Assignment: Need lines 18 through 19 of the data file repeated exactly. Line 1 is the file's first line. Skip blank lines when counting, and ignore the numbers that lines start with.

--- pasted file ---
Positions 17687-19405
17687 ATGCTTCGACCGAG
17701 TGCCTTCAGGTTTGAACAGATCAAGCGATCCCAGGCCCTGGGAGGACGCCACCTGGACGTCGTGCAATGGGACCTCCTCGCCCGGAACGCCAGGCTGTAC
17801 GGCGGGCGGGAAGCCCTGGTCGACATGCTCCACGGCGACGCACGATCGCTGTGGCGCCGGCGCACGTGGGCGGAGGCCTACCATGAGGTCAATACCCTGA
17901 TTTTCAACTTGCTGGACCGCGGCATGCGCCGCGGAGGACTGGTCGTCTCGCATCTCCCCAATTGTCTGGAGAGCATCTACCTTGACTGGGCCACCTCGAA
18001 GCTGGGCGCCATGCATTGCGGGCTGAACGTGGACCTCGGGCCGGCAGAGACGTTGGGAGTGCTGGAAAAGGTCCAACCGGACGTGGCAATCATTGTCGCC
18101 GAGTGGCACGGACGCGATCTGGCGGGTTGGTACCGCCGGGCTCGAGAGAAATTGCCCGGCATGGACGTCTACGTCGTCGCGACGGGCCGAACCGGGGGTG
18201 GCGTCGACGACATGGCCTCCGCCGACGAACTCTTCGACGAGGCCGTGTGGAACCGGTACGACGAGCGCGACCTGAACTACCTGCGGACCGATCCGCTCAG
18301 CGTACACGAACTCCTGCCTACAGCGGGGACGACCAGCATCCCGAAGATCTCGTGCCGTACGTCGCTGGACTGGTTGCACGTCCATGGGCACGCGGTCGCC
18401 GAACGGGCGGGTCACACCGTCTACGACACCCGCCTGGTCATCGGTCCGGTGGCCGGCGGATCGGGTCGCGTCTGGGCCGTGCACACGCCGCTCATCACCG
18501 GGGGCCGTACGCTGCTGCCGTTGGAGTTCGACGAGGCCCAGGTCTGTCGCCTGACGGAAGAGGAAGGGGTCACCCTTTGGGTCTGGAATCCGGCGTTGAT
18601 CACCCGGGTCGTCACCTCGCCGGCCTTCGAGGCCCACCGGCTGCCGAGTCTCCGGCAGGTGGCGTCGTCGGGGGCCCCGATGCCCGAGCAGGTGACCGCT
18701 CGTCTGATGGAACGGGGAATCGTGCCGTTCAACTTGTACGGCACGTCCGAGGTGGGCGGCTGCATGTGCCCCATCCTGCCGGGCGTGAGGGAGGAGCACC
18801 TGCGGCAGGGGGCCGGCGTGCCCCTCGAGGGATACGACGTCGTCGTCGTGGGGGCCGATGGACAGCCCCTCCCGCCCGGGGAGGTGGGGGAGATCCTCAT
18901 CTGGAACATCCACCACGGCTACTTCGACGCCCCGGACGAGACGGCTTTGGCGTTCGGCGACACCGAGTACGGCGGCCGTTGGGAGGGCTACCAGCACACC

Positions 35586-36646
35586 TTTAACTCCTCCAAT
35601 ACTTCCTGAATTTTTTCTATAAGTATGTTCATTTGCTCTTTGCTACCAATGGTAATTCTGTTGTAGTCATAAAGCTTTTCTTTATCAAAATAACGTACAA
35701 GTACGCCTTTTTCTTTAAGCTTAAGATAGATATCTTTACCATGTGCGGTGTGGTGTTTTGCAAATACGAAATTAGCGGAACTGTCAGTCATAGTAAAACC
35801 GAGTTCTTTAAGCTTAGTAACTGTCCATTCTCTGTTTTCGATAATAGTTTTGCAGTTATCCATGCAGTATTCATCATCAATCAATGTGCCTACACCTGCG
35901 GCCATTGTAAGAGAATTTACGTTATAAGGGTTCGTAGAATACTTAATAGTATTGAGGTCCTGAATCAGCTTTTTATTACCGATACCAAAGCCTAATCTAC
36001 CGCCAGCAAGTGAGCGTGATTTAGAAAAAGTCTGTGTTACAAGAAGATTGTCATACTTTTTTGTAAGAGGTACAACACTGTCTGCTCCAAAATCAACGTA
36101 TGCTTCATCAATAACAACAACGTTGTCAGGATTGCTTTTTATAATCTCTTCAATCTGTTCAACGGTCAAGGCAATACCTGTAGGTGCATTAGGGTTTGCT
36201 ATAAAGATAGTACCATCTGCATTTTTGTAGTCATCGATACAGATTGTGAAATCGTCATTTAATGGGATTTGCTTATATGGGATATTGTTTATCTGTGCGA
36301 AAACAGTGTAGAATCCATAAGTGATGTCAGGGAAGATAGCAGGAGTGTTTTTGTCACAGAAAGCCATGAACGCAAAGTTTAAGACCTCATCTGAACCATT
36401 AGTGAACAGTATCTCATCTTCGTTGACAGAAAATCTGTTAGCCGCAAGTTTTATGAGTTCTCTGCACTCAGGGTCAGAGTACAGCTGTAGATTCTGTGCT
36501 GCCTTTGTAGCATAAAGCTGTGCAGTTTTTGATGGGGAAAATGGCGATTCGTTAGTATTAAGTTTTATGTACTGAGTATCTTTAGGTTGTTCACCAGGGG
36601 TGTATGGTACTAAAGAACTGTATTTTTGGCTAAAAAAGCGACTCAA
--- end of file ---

35601 ACTTCCTGAATTTTTTCTATAAGTATGTTCATTTGCTCTTTGCTACCAATGGTAATTCTGTTGTAGTCATAAAGCTTTTCTTTATCAAAATAACGTACAA
35701 GTACGCCTTTTTCTTTAAGCTTAAGATAGATATCTTTACCATGTGCGGTGTGGTGTTTTGCAAATACGAAATTAGCGGAACTGTCAGTCATAGTAAAACC